Son of the late Madeline Childress and T. Edmund Mr. Beck, Mr. Beck was born in Mount Vernon, March 10, 1932. He attended Phillips Exeter Academy before graduating from the Wooster School in 1949. He earned a Bachelor of Arts in History from Princeton University in 1953. While at Princeton, Mr. Beck was part of a nationally ranked crew team that narrowly missed capturing an Olympic berth for the 1952 games. Immediately following college, Mr. Beck served in the U.S. Navy, rising to the rank of Lieutenant, junior grade.

Mr. Beck earned an MBA from Harvard Business School in 1958 before joining Beck, Mack & Oliver, an investment counseling firm founded by his father; Mr. Beck became a partner in 1962. He retired from Beck, Mack & Oliver in 1997.

He served on many boards including Russell Reynolds Associates, the Chubb Corporation, Colonial Williamsburg and Princeton University.

Mr. Beck became a nationally ranked platform tennis player in the 1970s, taking the national mixed doubles title with his sister in 1972, and the national men’s title with Herbert Fitzgibbon in 1974. He was also an avid fly fisherman and hunter.

Services will be held Thursday, June 25 at 11 a.m., at Saint Matthew’s Episcopal Church, 382 Cantitoe St., Bedford.

In lieu of flowers, donations may be made to the Wooster School, in Danbury, Connecticut; or the Michael J. Fox Foundation, at michaeljfox.org.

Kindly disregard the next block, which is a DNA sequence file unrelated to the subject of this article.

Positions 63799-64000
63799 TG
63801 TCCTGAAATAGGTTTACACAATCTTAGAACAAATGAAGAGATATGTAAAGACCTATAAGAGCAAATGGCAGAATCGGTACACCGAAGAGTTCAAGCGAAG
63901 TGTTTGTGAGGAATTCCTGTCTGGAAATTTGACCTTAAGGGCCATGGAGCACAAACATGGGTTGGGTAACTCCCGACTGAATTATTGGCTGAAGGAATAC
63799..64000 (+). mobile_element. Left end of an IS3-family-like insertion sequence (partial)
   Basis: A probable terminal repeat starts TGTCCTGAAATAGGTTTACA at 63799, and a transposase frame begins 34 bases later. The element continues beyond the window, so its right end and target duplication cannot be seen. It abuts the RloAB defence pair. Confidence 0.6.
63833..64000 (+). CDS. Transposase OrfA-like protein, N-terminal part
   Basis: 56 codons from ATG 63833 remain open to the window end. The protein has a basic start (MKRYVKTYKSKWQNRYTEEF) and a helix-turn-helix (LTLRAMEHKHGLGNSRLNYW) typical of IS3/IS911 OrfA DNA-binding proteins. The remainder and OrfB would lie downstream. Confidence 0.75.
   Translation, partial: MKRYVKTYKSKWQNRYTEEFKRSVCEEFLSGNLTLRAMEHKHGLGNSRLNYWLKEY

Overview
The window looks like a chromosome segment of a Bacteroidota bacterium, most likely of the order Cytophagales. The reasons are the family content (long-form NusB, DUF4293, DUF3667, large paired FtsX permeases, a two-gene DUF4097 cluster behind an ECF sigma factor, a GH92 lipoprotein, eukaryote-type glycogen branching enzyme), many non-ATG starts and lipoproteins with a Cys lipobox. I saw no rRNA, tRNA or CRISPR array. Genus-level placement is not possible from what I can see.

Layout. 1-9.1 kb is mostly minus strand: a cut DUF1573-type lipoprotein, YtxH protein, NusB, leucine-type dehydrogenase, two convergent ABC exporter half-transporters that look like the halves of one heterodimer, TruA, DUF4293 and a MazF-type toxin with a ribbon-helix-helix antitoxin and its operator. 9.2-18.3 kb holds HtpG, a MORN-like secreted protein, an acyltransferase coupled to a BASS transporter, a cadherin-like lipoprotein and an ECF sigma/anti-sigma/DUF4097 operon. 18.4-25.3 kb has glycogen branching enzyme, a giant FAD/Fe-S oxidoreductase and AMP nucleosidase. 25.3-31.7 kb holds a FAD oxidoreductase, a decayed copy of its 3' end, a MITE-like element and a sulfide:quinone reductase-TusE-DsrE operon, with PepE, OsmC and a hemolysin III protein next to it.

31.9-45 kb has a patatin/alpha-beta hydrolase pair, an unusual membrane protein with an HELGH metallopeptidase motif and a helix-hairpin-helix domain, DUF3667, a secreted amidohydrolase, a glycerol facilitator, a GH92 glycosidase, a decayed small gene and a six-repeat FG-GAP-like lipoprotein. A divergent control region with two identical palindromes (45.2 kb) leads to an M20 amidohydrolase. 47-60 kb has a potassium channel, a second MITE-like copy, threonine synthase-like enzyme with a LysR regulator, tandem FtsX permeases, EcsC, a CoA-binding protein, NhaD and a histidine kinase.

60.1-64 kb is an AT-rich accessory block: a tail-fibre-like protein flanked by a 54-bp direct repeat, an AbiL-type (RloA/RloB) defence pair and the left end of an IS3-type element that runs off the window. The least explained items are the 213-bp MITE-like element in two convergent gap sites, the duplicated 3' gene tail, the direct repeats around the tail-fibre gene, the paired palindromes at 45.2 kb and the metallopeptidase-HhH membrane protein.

Kate Merker, Bedford resident, dies at 85

Kathryn “Kate” Merker, age 85, of Bedford, died Sunday, May 31, at Westchester Medical Center.

She was born July 5, 1929 in Cincinnati, Ohio. She is the daughter of the late Charles and Alma (Yockisch) Deters. 

Ms. Merker is survived by her three daughters, Krista (Patrick) Reilly, Kathryn (John) O’Hanlon and Kassandra (Scott) McDowell, and nine grandchildren.

A mass was held Wednesday, June 3, at St. Patrick’s Church, in Bedford Village. Interment followed at Woodlawn Cemetery in the Bronx.

In lieu of flowers, memorial donations may be sent to St. Patrick’s Church, 7 Pound Ridge Road, Bedford.


Glenn D. Hall, 55, finance executive and former Bedford resident

Glenn Dameron Hall, 55, died Saturday, May 30, in Saratoga Springs, New York. Mr. Hall is survived by his wife Amber Hall (Valone), and his two children, Henry Dameron Hall and Margaret Stuart Hall.